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What is Psychopharmacology?

According to the American Psychological Association (APA), psychopharmacology is a specialization that focuses on the scientific practice of using medication, biological concepts and behavioral theories for therapy. The APA also states that this field involves neuroscience, pharmacology, psychopathology, physical assessments, lab examinations, clinical pathophysiology and pharmacotherapuetics.

Psychopharmacological Practices

Most licensed psychologists agree that the controlled use of drugs to alleviate certain mental disorder symptoms is necessary. However, the Big Pharma industry has pushed hard to promote the use of medication for solving every type of mental disorder through psychoactive agents. As a result, antipsychotics have become equally ubiquitous as antidepressants, which are most widely prescribed medication today. This will always be an ongoing debate surrounding the excessive use of stimulants to treat attention-deficit problems in children and the side effects of antidepressants on teenagers. Psychopharmacological science goes far beyond simply prescribing pills. Psychiatric medications are an important part of contemporary psychotherapy, but they are an adjunctive treatment instead of a primary treatment method. The fear of dependence on psychiatric medications is actually a good thing because it forces everyone involved to focus on alternative therapeutic techniques.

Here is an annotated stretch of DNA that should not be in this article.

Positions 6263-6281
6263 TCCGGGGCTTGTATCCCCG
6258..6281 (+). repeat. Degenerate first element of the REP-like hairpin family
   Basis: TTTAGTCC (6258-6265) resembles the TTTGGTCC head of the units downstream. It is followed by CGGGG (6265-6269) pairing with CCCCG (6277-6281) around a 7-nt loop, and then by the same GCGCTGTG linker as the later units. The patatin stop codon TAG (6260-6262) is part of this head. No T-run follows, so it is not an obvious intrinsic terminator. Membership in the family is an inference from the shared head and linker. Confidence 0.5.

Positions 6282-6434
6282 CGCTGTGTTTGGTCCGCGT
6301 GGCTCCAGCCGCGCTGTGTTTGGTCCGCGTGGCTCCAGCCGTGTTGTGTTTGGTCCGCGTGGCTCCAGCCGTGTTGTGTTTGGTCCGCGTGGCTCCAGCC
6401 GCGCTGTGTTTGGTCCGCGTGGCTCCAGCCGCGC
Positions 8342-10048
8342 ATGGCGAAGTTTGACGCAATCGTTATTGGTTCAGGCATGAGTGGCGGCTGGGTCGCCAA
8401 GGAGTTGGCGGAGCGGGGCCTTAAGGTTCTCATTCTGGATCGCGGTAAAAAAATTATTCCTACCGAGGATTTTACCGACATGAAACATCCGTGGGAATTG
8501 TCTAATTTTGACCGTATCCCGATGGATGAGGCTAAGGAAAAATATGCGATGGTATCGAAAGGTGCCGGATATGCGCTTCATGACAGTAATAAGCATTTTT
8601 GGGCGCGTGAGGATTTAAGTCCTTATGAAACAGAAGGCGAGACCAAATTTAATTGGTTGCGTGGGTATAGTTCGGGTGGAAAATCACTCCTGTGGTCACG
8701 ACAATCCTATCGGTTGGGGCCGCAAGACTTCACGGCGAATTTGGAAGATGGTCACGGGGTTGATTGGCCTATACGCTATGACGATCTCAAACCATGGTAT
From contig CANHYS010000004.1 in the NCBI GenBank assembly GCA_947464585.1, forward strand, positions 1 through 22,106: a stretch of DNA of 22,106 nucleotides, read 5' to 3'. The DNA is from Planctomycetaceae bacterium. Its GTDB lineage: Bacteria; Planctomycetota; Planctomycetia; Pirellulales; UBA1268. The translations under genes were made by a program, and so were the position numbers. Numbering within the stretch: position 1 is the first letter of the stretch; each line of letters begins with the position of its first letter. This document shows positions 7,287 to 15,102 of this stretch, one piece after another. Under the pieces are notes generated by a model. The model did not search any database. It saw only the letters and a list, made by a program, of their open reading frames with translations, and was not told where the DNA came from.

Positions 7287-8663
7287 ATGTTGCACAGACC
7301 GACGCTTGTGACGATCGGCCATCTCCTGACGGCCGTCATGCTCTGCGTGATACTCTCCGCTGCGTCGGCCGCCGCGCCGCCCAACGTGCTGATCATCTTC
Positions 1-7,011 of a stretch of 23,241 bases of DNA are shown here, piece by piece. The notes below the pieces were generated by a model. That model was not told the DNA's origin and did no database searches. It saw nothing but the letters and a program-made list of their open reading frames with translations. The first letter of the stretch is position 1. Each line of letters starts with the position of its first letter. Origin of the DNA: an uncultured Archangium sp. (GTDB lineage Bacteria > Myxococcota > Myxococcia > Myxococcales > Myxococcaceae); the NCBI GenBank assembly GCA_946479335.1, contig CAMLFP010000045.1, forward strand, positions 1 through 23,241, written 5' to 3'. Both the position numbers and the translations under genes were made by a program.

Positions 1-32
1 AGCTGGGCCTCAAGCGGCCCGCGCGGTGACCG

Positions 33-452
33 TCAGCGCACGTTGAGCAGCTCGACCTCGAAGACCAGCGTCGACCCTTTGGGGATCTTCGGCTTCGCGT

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Psychopharmacological Dilemmas

There is a sublime and subtle psychology of psychopharmacological practices. There are ethical and psychological implications and consequences of prescribing and not prescribing pills. Psychiatrists often say that the act of regularly consuming medication creates a unique psychotherapy process. In the beginning, both the patient and psychiatrist will discuss basic questions regarding who and what is ultimately responsible for impulses, choices and attitudes. Psychiatrists may wonder to what degree brain chemistry and abnormal neurobiology affect behaviors. Many patients naturally resist taking medication and many psychiatrists naturally avoid prescribing it because they all feel one should be in self-control and manage their lives without it. Some patients feel that needing biochemical support is a weakness that produces only negative side effects, so some psychiatrists forcefully overcome this resistance to treatment by insisting on medication.

Psycho-pharmacologist

Those interested in psychopharmacological science may pursue a career as a psychiatric mental health nurse practitioner. They provide care for clients, psychiatric medication monitoring and diagnostic assessments for a wide range of disorders. These RNs usually have three or more years of training and direct experience in diagnosing, treating and evaluating treatments and therapies. Psychopharmacological RNs provide medication assessments for clients of various ages in outpatient mental health settings under the direction of a licensed psychiatrist. These RNs must be licensed by the state and maintain the Certified Mental Health Nurse Practitioner credential. They should have the ability to regularly use a computer terminal for entering notes, outcomes, results, research and documentation. They must be skilled in case, time, crisis and organizational management. Psychiatric mental health nurse practitioners must maintain a thorough knowledge of the state legal guidelines, ethical standards and service definitions.

Anyone who wants to pursue a career in psychopharmacology may also choose to study clinical pharmacy. This is the science of providing patient care through optimizing the use of drugs to improve health and prevent diseases. A clinical pharmacy degree program will cover topics like drug interactions, adverse drug reactions, preventing medication errors, reviewing drug instructions and documenting professional services.

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